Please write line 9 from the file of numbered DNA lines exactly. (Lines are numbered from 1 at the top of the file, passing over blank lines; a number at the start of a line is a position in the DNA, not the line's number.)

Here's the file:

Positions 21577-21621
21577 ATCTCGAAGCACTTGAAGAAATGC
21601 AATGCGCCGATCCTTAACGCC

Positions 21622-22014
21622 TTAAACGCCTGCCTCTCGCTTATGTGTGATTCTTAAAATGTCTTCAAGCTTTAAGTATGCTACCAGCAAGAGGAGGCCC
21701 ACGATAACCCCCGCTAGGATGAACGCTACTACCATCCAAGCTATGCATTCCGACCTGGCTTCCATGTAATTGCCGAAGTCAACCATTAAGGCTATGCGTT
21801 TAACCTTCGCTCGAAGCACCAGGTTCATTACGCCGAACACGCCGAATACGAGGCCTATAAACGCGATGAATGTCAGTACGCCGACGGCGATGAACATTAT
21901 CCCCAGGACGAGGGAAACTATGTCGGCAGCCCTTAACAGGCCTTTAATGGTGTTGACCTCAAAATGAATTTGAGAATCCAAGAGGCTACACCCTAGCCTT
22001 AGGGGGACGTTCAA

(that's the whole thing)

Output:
22001 AGGGGGACGTTCAA